released August 24th, 2010
from the album - Blangee Blee
from all music
Land of Talk feature Elizabeth Powell (vocals/guitar), a former punk who got her start playing her own anti-folk anthems on the local scene of Guelph, Ontario, during her mid-teens. Upon her college years, with stints playing with the Aaron Riches Nuclear Family Band and the Valentines behind her, Powell set her sights on a solo career in the late '90s. While gigging in and around Ontario and Quebec, she met bassist Blake Markle and his friend, drummer Bucky Wheaton, with whom she formed Land of Talk in 2005. By the time recorded its 2006 debut album Applause Cheer Boo Hiss — which bore influences such as PJ Harvey, Dinosaur Jr., and Sonic Youth — Tim Kramer had taken over bass duties. More lineup changes followed in 2007, with Kramer and Wheaton leaving Land of Talk and bassist Chris McCarron and drummer Eric Thibodeau joining. The band landed on Saddle Creek for its second-full length, 2008's Some Are Lakes, which showed off a more eclectic, melodic approach and production by Bon Iver's Justin Vernon. For Land of Talk's 2010 album Cloak and Cipher, Powell — who wrote the album's songs while recuperating from a problem with her vocal cords — was joined by two new bandmates, bassist Joseph Yarmush and drummer Andrew Barr, as well as members of Stars, Arcade Fire and the Besnard Lakes.
Land of Talk takes another step away from its raw roots with Cloak and Cipher, with songs and vocals that are downright lush and lavish. Singer/guitarist Elizabeth Powell is joined not only by a new rhythm section, bassist Joseph Yarmush and drummer Andrew Barr, but a host of friends that just happen to be Canadian indie-rock luminaries. The Besnard Lakes' Jace Lasek contributes an ornate string arrangement to “Goal Time Exposure,” while Arcade Fire's Jeremy Gara drums on the expansive “Quarry Hymns.” With an all-star cast like this, it’s not surprising that Cloak and Cipher is beautifully played and layered. However, too often it feels like the album’s overall sound comes at the price of distinctive songs; “Cloak and Cipher” and “Better and Closer” have every note in place and are never less than pretty, but they’re so soft and smooth that they don’t really stick. While these songs are a little too hazy for their own good, they surround a nucleus of tracks where everything clicks. “Swift Coin” and “Color Me Badd” bring much-needed urgency to Cloak and Cipher, while the jazzy, Metric-like “Hamburg, Noon” and “Blangee Blee” show just how well Land of Talk balance delicacy and rock power when they’re firing on all cylinders. “The Hate I Won’t Commit,” with its guitar onslaughts and sudden stops and starts, proves that Powell and company can still surprise. Though Powell’s voice borders on ethereal and she’s got a flair for gorgeous melodies (especially on “Playita”), she and the rest of Land of Talk make more of an impact when they’ve got an edge, something that Cloak and Cipher unfortunately tends to hide.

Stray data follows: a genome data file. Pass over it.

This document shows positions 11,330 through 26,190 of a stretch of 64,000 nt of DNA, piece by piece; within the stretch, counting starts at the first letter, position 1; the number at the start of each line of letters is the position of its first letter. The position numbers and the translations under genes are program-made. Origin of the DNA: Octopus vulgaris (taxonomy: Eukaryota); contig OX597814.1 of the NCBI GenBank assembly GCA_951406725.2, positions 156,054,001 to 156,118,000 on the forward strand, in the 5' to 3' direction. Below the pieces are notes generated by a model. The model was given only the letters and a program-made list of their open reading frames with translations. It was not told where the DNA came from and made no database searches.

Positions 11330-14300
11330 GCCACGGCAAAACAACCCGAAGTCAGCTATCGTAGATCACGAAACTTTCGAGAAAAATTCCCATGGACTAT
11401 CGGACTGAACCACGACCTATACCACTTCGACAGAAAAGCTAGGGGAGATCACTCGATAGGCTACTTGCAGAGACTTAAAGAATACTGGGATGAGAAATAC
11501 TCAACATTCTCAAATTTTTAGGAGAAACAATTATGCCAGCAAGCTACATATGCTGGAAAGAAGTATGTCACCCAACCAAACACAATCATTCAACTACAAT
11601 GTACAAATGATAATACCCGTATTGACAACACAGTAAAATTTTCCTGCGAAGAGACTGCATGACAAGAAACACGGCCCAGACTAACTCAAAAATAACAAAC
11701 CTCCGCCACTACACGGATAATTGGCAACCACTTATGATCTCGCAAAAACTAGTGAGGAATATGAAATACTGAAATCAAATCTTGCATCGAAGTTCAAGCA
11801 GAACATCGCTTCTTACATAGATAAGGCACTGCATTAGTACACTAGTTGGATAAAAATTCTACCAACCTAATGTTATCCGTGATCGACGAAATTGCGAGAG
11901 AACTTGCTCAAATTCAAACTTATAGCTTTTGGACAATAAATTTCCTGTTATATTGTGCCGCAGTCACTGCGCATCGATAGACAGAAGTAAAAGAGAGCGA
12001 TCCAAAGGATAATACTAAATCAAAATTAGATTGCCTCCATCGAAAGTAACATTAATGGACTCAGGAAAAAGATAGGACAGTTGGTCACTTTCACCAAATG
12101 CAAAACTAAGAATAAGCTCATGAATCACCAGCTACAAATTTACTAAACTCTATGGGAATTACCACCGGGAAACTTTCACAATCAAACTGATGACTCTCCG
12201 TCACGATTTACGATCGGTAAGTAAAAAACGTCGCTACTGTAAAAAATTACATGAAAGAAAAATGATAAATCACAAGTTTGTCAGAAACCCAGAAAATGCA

1 Cloak and Cipher Powell 3:47
2 Goaltime Exposure Powell 5:42
3 Quarry Hymns Powell 5:46
4 Swift Coin Powell 4:50
5 Color Me Badd Powell 3:59
6 The Hate I Won't Commit Powell 5:01
7 Hamburg, Noon Powell 3:33
8 Blangee Blee Powell 4:08
9 Playita Powell 5:56
10 Better and Closer Powell 6:14